With the new stadium and with Armstrong Stadium reduced to 10,000 seats by removal of the upper deck, a grandstand and new outer courts, the new tennis center will be able to accommodate up to 700,000 fans, Meehan said.
The stadium was designed after interviews with players, their entourages, the media, corporate patrons and tennis officials, Rosetti said. Sight lines are optimized with a steeply canted, octagonal design that brings upper deck spectators as close to the court as possible and minimizes neck craning, he said.
Disabled access also has been improved, acoustics augmented and all the outer courts will be laid out on the same axis as the stadium court, according to Rosetti. A north-south orientation was chosen to give ideal light at 3 p.m. on Labor Day, the tournament's traditional midpoint.
The new center, originally budgeted at $150 million, is being paid for by USTA funds and a private, tax-exempt bond offering.
For all but 60 days a year, the tennis center's courts will be available to the public for recreational use, with all operating and maintenance costs paid by the USTA.
That hasn't stopped Mayor Rudolph Giuliani from criticizing the USTA, saying the organization is charging fans for stadium cost overruns. The price of choice box seats will increase up to 100 percent next year, with top seats costing $50,000 for the tournament.
Collins claims the new stadium represents the triumph of money over the interests of the average fan. He says Armstrong Stadium is perfectly adequate for the two weeks it is used each year, and the money spent on the swanky new facility could have been better spent on youth programs.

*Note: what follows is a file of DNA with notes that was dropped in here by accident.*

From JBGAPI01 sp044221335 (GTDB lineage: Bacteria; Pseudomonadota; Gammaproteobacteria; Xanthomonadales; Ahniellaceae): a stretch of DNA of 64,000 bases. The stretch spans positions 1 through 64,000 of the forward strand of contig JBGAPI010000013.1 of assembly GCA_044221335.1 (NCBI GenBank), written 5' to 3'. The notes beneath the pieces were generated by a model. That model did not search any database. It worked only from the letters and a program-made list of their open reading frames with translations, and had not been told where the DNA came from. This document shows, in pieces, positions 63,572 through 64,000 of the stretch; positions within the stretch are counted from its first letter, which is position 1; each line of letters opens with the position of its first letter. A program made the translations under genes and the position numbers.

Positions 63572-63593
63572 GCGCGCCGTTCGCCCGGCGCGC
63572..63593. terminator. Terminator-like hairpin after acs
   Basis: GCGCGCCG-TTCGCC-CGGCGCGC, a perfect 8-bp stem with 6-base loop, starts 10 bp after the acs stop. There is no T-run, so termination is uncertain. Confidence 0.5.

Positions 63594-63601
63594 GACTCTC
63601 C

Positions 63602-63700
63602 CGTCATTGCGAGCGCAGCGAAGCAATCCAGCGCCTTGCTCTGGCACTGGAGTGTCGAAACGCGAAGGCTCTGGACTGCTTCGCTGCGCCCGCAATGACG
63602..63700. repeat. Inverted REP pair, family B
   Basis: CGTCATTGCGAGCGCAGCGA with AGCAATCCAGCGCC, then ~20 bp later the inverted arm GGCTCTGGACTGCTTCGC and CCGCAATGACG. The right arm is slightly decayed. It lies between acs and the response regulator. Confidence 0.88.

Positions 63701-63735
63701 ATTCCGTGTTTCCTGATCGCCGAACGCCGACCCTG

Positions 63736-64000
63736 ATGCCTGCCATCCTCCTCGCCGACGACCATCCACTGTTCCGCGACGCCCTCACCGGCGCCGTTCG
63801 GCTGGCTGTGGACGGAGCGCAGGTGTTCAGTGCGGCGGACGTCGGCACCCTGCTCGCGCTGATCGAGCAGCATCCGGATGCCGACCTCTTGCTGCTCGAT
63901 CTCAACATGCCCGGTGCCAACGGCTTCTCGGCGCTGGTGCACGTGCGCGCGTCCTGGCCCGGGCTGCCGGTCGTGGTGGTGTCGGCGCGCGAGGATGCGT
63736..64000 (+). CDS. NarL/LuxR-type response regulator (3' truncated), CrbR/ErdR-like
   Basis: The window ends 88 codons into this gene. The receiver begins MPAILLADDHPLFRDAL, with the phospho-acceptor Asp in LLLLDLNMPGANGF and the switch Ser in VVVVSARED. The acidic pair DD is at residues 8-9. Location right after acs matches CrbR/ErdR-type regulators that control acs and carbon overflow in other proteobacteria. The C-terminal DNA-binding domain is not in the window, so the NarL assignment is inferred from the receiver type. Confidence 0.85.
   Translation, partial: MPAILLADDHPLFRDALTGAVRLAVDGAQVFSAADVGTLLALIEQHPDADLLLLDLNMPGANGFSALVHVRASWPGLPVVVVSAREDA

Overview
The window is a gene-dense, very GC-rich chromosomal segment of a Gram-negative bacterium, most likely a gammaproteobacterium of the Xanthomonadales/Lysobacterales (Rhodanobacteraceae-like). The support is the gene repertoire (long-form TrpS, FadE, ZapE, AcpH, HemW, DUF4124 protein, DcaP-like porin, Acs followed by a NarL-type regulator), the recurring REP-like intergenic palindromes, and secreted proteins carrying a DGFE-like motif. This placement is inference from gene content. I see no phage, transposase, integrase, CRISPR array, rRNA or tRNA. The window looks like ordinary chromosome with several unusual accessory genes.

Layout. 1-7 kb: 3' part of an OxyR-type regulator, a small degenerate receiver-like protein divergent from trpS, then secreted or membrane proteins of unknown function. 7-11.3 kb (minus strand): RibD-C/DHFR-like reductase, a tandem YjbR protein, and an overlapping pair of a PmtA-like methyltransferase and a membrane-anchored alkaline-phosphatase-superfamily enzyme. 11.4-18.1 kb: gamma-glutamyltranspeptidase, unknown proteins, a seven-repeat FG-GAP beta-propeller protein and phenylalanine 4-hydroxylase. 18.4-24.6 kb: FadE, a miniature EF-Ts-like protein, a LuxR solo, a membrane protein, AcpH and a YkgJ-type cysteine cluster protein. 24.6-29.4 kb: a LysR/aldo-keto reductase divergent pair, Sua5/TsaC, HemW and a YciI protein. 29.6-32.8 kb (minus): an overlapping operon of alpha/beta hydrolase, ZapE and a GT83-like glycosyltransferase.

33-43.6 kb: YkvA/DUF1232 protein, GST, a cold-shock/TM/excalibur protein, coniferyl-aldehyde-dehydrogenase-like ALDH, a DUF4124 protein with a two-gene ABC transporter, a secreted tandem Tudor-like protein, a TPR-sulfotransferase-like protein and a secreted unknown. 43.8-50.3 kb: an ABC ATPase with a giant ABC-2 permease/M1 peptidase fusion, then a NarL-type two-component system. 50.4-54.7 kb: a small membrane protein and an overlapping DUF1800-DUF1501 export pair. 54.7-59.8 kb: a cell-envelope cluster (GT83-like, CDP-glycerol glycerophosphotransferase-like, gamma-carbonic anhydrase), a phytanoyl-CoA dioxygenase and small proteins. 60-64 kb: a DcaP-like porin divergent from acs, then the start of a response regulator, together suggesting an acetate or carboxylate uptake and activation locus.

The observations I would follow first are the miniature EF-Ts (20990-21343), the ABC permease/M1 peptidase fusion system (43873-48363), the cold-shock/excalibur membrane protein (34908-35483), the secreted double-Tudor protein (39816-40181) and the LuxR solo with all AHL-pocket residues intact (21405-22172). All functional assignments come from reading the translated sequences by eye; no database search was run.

"I think it's very much antithetical to what the USTA was founded for, which is to promote the sport of tennis in the United States," he said. "(USTA officials) get penthouse envy. They go to Wimbledon, French and the Australian and they want to have the best place."
Jana Novotna, who has played every U.S. Open since 1987, said she doesn't care what the new stadium looks like or how big it is.
"The important thing is that we get better facilities," she said. "For how much money they're spending, why don't they go all the way and make it nice for everybody?"
Tennis Center at a glance.
A look at the new National Tennis Center:
-- Cost: $234 million, financed with USTA funds and money raised through a $150 million tax-exempt bond offering.
-- Capacity: 23,500 in the main stadium, including courtside boxes, luxury suites and individual seats.
-- Amenities: Expanded food and souvenir stands, 10 times as many restrooms as the current stadium, improved acoustics and handicapped access.
-- Other courts: The current stadium court, Louis Armstrong Stadium, will have its upper deck removed and its capacity trimmed to 10,000. The current grandstand court, which seats 5,000, will be left intact. Also 24 outer courts, with field seating for a total of 9,800, 11 new practice courts and nine indoor courts.
-- Access: The National Tennis Center will be available for public recreational use 300 days a year.
-- Opening: Scheduled for August 1997. Renovation of Armstrong Stadium is scheduled for completion by August 1998.
-- Architect: Rosetti Associates Architects, Birmingham, Mich.
- Associated Press